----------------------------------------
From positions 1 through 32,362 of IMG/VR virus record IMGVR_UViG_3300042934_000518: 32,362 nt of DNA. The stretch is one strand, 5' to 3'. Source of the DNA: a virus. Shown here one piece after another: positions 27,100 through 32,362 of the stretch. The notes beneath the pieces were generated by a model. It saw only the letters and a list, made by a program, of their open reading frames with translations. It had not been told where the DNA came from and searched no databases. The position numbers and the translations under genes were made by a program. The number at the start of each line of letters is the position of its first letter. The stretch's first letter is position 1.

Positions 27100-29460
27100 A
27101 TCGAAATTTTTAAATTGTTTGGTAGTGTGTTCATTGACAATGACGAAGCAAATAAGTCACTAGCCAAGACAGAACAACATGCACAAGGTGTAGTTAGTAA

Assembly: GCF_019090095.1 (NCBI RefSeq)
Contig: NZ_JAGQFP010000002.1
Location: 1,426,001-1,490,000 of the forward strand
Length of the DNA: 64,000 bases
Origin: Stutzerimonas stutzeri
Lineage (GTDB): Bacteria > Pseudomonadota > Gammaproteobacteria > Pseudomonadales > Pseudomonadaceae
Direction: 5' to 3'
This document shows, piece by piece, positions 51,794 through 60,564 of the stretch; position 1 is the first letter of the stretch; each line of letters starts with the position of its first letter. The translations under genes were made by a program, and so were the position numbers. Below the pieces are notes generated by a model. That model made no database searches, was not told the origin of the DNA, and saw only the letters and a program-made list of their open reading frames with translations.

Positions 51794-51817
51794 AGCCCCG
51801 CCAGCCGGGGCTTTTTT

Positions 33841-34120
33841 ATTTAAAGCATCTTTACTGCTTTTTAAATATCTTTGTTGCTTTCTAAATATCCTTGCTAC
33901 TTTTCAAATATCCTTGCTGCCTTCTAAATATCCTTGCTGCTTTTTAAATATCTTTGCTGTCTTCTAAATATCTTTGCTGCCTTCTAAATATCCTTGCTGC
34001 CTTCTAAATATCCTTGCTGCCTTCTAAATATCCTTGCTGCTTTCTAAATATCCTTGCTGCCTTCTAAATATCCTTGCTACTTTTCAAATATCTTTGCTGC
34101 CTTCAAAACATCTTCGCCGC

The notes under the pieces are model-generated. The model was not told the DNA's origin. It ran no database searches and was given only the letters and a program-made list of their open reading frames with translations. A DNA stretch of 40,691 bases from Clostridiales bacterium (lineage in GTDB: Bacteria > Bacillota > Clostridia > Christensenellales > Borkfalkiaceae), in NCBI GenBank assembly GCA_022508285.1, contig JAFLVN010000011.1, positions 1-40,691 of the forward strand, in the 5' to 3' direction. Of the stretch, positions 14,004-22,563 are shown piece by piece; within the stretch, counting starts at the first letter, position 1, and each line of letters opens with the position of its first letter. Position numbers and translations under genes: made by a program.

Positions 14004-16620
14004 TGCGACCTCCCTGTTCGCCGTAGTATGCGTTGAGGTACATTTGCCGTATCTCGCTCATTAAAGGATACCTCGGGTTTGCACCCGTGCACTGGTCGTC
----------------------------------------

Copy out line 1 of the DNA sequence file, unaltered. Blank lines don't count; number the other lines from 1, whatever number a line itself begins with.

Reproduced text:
From positions 1 through 32,362 of IMG/VR virus record IMGVR_UViG_3300042934_000518: 32,362 nt of DNA. The stretch is one strand, 5' to 3'. Source of the DNA: a virus. Shown here one piece after another: positions 27,100 through 32,362 of the stretch. The notes beneath the pieces were generated by a model. It saw only the letters and a list, made by a program, of their open reading frames with translations. It had not been told where the DNA came from and searched no databases. The position numbers and the translations under genes were made by a program. The number at the start of each line of letters is the position of its first letter. The stretch's first letter is position 1.